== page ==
Official Carey site (link here)

For an overview and to obtain other classics from the Timothy Carey oeuvre,including Godfather screen tests, and other fascinating film work and nuggets, check this link.

Friday, September 11, 2009

Never Forget: Metaphors for Living - September 11, 2001

Strolling around the World Trade Center, circa 1993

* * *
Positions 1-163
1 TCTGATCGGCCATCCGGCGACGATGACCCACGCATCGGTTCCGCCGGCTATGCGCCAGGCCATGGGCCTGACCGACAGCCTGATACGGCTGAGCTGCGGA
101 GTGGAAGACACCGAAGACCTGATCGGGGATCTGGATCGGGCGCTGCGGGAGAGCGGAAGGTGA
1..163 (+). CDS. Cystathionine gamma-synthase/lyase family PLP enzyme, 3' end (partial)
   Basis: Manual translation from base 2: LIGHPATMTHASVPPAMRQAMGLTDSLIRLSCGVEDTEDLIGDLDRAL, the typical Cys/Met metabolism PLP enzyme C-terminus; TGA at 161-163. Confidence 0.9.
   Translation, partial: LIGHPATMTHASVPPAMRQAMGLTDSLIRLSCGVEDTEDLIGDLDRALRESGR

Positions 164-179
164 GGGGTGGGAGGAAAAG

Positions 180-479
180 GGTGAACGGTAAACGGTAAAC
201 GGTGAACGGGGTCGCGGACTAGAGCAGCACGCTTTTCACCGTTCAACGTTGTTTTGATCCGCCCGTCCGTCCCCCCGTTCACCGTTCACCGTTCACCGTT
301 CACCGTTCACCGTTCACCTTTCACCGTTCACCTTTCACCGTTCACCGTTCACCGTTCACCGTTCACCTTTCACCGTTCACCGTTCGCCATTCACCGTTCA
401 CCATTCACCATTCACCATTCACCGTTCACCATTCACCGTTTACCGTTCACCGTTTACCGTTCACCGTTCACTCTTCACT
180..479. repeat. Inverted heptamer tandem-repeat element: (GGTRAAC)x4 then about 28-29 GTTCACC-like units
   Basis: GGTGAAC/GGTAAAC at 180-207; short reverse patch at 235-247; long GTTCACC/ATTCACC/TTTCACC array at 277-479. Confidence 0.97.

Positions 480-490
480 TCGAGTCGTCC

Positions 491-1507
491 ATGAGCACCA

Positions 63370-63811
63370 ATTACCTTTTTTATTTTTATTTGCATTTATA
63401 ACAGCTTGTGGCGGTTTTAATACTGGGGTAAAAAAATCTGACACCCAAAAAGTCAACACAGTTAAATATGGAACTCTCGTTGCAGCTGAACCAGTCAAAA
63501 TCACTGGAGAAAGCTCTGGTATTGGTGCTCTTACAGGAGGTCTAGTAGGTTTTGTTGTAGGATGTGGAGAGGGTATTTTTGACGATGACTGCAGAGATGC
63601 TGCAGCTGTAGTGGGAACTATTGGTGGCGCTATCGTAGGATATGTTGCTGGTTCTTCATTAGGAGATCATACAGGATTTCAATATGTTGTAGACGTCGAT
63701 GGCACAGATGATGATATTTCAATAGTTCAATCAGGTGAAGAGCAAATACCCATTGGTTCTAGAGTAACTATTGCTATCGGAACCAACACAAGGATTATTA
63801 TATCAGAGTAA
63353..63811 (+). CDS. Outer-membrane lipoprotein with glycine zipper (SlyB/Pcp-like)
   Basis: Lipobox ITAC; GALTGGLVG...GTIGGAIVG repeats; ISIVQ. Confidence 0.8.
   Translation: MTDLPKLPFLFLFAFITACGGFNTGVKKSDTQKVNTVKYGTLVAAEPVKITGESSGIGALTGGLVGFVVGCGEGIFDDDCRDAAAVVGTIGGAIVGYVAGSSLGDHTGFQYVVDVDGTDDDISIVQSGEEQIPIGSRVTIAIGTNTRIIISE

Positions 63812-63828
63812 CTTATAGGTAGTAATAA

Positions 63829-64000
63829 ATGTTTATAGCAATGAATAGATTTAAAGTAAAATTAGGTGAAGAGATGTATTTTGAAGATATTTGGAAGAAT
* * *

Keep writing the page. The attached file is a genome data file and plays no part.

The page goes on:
8 years later. We never forget but the memory, and the pain, becomes slightly faded. Perhaps that is the blessing of the human condition. A colleague said the express bus that she takes through lower Manhattan was delayed today due to the 9/11 memorial. Our daughter, who attends high school in the Wall Street area was told to expect crowds on her way to school today. On 9/11, our older daughter, now a college senior, was in middle school on the West Side of Manhattan in sight of the World Trade Center. Time moves on. The NY Times published a story today about how NYC, which at first seemed irreparably damaged by the events of 9/11, in terms of NYFD casualties, changes in security, tourist fears, etc., has moved on and achieved a new normalcy of sorts. Is it better to remember or forget? I first posted this remembrance in 2007: